I thought that was a great point. And the funny thing is that Asian-Australia is exactly that though. Asian-Australians are smart, nerdy, quiet, fair skinned because they don’t like sport and they must either be avid readers or watch a lot of TV. If any Asian was a little bit different to that description then they would immediately be labelled “White-washed”, for instance an Asian who liked to play a lot of sport or an Asian that did non-Asian things.
I think another thing that we had different with the Huang family was living close to an Asian community called Springvale. I think most of our Vietnamese families lived and worked in Springvale, so much so that I don’t think they know much about what else is out there besides Springvale and maybe Clayton if they were adventurous. Living in Dandenong was already like WOAHH.. If it wasn’t for Springvale, I don’t think my parents would have lived as comfortably as they did and they didn’t have to try so hard to assimilate to the Aussie culture or try to speak English really well. I guess it was different.
Maybe if we had lived in a much more white community, it would be very different.
That’s why I love “Fresh Off the Boat” – it’s so good to see Asians doing it on the TV screen on ABC prime time! I really hope they keep doing more and more seasons!
I also hope to see more and more Asian actors, chefs, designers, lawyers, doctors, you name it make it big!
I think everyone should watch this show and rejoice in the celebration of Asian-Americanism or Asian-Australianism. It makes me proud to be an Australian with a Chinese and Vietnamese background.
It doesn’t matter where I go now, when I speak in front of groups, I don’t think anyone sees me as Asian. They just see me as me. I do get the odd, “Does your dad go out drinking a lot too… I mean a lot of Asians drink a lot” sometimes.. I just think it’s funny. lol.. Now I think everyone is much more culturally aware that they do not ever bring race to the table. They don’t even bring gender to the table. I don’t even remember the last time someone brought up my age to the table.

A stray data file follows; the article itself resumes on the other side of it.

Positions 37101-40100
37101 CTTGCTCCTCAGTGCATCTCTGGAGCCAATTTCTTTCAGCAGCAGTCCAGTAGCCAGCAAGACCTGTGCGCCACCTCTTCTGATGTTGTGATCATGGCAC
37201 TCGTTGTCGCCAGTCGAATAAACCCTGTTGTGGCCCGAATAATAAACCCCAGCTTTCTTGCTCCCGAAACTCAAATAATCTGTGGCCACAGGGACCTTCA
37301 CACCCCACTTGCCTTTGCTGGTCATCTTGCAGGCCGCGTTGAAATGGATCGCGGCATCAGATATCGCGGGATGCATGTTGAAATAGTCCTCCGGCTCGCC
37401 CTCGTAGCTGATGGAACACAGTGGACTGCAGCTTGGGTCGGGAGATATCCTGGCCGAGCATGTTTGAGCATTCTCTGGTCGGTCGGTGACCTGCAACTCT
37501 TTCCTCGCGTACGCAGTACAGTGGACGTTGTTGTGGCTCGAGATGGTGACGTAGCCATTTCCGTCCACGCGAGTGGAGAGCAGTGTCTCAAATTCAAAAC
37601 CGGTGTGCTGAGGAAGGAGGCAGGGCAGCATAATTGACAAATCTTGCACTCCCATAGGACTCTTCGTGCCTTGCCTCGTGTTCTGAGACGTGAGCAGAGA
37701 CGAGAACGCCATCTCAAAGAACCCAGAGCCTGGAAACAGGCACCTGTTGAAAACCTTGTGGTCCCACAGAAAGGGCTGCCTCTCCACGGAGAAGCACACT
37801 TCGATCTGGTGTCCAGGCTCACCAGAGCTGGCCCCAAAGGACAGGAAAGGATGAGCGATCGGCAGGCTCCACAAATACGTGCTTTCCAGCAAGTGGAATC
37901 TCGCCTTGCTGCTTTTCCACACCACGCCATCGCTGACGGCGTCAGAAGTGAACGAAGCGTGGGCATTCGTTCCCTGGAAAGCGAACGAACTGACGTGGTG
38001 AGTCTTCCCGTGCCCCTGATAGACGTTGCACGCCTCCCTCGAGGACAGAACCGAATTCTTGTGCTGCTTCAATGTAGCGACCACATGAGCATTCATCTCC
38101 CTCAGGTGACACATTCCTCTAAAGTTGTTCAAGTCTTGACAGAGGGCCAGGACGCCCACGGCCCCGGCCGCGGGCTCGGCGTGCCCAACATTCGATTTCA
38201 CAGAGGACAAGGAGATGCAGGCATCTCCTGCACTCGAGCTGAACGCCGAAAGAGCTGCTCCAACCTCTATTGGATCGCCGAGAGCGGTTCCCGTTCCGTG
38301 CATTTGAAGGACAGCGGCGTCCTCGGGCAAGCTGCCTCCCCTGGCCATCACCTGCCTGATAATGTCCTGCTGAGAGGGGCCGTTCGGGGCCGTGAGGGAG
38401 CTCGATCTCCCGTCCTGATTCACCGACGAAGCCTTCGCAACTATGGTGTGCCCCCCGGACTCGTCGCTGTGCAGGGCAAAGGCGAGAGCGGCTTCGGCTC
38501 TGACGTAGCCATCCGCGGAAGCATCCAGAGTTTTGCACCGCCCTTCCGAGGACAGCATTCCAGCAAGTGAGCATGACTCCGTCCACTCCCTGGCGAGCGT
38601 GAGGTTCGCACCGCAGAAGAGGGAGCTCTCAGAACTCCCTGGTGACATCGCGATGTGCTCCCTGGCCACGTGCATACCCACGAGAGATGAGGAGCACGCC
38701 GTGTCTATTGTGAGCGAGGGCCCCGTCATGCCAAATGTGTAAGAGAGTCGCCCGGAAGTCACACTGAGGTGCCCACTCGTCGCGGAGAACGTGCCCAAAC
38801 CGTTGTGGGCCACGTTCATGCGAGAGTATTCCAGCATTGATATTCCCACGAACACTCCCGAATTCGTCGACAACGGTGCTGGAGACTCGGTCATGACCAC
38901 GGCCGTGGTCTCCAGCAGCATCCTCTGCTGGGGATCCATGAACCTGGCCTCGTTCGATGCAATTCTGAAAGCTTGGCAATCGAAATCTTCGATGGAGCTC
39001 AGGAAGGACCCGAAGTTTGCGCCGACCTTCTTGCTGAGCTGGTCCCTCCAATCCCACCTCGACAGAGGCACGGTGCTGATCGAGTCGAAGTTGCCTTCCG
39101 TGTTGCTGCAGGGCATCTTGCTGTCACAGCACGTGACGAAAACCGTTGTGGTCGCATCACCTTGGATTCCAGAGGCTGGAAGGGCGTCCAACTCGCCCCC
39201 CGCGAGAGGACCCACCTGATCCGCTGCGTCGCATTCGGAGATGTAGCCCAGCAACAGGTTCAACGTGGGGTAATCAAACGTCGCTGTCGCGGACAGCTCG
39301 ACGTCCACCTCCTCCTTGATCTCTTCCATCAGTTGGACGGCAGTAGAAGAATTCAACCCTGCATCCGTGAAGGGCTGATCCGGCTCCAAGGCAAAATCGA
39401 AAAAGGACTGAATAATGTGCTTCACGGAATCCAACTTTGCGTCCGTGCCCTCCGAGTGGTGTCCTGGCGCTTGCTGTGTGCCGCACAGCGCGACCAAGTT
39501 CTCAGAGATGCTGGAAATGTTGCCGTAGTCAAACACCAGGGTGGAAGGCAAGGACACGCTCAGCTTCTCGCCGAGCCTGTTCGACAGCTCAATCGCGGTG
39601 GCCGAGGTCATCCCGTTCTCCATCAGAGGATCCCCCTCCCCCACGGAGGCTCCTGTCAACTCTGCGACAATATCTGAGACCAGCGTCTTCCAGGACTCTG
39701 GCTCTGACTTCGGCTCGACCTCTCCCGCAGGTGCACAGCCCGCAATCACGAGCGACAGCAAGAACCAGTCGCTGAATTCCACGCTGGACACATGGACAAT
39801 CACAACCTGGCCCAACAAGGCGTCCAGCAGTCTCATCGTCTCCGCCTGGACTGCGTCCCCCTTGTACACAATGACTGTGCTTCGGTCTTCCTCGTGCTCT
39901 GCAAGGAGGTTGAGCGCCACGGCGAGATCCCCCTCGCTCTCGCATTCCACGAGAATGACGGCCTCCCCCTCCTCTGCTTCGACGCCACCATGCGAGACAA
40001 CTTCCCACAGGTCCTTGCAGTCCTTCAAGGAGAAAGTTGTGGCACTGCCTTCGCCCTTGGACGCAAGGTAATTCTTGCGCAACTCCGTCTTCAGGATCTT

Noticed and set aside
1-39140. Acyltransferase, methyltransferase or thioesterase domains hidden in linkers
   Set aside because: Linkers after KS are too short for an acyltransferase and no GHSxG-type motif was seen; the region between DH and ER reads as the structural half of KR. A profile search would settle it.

Only experience and smarts comes to the table. I’m proud to be who I am. I’m as Asian as Asian can be in Australia because I still watch TVB shows, I still watch Asian movies, eat Asian food, live with Asian cultural traditions and values and still speak Cantonese when I can. I shouldn’t feel ashamed to be an Asian and to like Asian things – I think it’ll feel really direction-less without these things.. I can definitely say that I need to go to Chinatowns when I visit a new country because I need to see another fellow Asian to feel like home! lol
How to watch it
“Fresh Off the Boat” will come to air in Australia hopefully really soon. Watch the show. If not to just feel proud being Asian, watch it for Randall Park or Constance Wu – dangg that girl can sing!!
#freshofftheboat, ABC, asian australian, australian asian, being asian, chinese, chinese and vietnamese, constance wu, eddie huang, fresh off the boat, fresh off the boat episodes, fresh off the boat review, hulu, identity, prime time, racism, randall park, vietnamese, who am i